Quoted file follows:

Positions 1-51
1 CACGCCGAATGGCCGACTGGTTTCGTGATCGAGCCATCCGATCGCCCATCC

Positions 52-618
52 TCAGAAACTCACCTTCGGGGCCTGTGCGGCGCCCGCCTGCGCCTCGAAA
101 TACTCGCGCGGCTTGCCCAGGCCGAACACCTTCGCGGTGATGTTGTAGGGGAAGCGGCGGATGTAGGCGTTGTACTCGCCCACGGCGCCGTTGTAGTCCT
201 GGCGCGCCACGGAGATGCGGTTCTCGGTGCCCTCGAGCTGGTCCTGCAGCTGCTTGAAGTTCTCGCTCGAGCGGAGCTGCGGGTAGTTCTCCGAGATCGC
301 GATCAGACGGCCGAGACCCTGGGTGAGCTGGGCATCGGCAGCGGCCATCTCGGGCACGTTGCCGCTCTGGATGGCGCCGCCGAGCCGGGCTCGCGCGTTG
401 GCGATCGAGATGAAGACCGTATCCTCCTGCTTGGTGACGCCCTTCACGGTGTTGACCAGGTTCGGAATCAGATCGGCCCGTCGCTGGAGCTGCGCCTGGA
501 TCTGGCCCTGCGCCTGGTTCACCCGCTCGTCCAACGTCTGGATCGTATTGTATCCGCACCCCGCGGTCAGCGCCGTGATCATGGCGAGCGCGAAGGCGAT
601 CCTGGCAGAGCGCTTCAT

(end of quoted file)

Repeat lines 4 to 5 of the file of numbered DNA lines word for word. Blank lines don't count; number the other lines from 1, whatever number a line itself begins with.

52 TCAGAAACTCACCTTCGGGGCCTGTGCGGCGCCCGCCTGCGCCTCGAAA
101 TACTCGCGCGGCTTGCCCAGGCCGAACACCTTCGCGGTGATGTTGTAGGGGAAGCGGCGGATGTAGGCGTTGTACTCGCCCACGGCGCCGTTGTAGTCCT